Trent pursues perfection in the art of whip making
August 17, 2015
Speciality whipmaker Trent Mewett considers every whip he turns out to be a self-portrait.
The tightness and style of the plait, the binding pattern, the way the keepers are put on and the unique turks head are all a reflection of his relentless pursuit of perfection in the art of whip making.
Trent, of Uranquinty, produces around two to three work whips a day and can barely keep up with demand.
He took 70 whips to the 2015 Man From Snowy River Festival at Corryong, coming home with just two and four months worth of orders.
Trent grew up in the Western Australian town of Northam and decided in Year 12 that university was not for him.
He undertook a pre-apprentice course in fine furniture making, followed by a three-year apprenticeship with a Yorke furniture business.
Trent had always enjoyed making things with his hands right from a young age.
“On my seventh birthday, Dad gave me a hammer, nails and saw, and access to the woodheap and workshop,’’ he said.
“My dad and grandfather had always been good at metalwork – they lived by the slogan of why buy it when you can make it.’’
After completing his apprenticeship, Trent shifted his career path into the shearing industry, working in sheds around Western Australia for eight years.
“I did enjoy the stress free atmosphere and comraderie of the shed – after that I worked as a station hand in the Northern Territory for a year,’’ he said.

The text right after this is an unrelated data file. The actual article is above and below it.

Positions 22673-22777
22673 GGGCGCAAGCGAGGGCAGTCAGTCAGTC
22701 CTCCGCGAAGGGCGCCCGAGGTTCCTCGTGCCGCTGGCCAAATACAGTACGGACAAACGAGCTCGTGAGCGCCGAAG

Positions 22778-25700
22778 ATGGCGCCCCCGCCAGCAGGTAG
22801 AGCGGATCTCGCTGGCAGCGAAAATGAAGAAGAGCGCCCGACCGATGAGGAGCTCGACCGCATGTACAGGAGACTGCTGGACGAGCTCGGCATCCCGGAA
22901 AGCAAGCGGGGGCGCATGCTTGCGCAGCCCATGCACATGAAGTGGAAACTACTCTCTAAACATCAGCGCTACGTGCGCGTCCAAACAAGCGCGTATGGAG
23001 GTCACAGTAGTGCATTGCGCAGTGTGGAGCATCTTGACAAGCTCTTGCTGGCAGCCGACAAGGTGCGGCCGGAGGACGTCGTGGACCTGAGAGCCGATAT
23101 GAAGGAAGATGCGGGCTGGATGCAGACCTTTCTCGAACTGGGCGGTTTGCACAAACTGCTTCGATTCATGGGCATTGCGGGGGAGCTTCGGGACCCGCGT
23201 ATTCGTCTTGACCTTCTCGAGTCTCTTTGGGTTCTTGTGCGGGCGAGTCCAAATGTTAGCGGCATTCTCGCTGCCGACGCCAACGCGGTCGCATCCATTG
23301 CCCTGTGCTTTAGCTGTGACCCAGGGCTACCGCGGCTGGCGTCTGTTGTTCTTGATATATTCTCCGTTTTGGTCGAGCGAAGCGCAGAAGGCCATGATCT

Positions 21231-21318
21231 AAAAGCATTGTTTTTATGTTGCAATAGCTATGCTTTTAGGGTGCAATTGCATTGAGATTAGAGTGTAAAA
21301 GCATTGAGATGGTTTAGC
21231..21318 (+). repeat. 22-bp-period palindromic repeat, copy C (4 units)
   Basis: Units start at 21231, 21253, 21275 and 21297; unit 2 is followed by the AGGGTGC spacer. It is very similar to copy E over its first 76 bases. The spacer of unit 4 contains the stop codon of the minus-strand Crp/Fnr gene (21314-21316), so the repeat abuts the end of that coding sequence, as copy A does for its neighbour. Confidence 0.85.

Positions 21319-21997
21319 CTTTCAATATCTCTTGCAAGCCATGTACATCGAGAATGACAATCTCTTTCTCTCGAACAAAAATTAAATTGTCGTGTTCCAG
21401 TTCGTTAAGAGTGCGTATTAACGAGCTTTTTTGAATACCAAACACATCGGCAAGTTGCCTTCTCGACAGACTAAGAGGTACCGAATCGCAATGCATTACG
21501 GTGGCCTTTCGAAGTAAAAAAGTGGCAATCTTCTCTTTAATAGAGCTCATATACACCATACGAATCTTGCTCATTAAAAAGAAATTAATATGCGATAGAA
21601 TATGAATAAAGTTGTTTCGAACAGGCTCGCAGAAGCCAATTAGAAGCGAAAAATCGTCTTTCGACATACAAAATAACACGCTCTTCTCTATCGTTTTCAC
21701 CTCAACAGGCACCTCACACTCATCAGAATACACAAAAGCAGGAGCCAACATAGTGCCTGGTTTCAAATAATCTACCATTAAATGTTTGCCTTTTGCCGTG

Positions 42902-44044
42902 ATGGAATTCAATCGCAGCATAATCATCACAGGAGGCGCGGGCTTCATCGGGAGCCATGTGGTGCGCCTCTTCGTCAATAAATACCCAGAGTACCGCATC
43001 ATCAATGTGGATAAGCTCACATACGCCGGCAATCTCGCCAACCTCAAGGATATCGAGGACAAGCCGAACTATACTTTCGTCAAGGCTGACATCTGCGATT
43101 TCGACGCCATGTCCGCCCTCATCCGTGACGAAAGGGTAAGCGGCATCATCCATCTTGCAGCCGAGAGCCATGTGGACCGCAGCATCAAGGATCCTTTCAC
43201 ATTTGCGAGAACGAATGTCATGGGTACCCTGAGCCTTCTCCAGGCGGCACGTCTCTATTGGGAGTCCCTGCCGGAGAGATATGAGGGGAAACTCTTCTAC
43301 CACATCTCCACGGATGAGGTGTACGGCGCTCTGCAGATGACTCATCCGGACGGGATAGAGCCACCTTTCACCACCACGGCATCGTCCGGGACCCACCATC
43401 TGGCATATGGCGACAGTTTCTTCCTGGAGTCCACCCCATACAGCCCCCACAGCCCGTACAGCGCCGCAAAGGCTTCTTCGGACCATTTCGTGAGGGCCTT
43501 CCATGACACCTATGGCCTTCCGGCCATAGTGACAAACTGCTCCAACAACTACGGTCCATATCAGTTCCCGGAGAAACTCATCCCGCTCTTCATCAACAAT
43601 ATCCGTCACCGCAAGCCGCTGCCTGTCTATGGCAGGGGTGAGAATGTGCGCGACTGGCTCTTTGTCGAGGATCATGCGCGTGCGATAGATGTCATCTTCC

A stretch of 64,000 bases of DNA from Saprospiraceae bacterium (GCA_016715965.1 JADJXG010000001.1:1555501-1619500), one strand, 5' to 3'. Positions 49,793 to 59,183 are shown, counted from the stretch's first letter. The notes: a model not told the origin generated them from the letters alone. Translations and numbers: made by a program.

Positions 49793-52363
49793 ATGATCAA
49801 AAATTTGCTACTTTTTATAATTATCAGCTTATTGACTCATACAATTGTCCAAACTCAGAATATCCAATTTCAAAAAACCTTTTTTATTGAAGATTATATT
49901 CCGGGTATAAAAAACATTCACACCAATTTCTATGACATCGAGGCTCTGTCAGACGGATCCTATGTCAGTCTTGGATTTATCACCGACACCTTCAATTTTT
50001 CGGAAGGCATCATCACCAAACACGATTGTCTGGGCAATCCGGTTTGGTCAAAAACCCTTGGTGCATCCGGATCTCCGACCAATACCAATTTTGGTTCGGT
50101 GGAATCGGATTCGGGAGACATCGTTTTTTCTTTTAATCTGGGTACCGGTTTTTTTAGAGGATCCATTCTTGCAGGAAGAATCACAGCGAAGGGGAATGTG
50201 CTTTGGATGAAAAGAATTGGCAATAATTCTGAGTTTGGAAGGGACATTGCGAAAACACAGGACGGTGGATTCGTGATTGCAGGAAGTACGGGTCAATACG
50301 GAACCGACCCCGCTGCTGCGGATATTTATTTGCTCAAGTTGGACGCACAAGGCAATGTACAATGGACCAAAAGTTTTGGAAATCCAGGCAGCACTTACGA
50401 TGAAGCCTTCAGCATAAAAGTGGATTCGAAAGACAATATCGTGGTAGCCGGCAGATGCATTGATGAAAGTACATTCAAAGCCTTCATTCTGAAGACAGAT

“I then headed back to shear in WA – through all those years leatherwork was my hobby.
“Another hobby is hunting so I learnt how to tan skins.
“One day a mate said he was surprised I hadn’t made a whip yet.’’
Trent studied books on the subject and made his first whip but took six months to learn how to crack one.
The travel bug took hold once more and Trent was on the road to Queensland, shearing and selling the odd whip on the side for fuel money.
After meeting his future wife, Peta, he moved to the Riverina to settle at Uranquinty.
“I was working two days a week in a local saddler, shearing and taking orders for whips,’’ Trent said.
“I was doing that much whip making work I decided to make a go of it and started the business in 2012.’’
He uses red hide and kangaroo leather for its strength and thickness.
The combination of patterns, colours and strand numbers are almost limitless, making each whip an individual piece.
One of the most popular is the robust, four strand red hide work whip, and the four foot long kids whips.
Aside from specialising in whips, Trent also makes belts and bridle reins.
“The first question I ask people is do they want the whip for work or play, and do they work stock on horseback or foot,’’ he said.
“This tells me the length required, and if the client is better suited to a kangaroo or tougher work whip.
“Every whip I make is a self portrait – it’s also a science with the balance and the way it falls.’’
The whips range from the kids whips up to finely crafted whips with intricate 20-strand handles, each taking several days to make.
“I have done up to a 24-strand whip and some master whipmakers can plait up to 64 strands,’’ Trent said.
He exhibited his whips for the first time at the Henty Machinery Field Days last year and will be back this year.
“I was absolutely blown away by the response – I was sold out by the second night and had to restock,’’ he said.
“I thought I would be answering broad questions but people came in, and walked out with whips and belts.’’
Trent now tans his own hides using an old traditional recipe.
“I aim for medium to heavy hides of 4-5mm thickness as at the end of the day it gives me a quality product,’’ he said.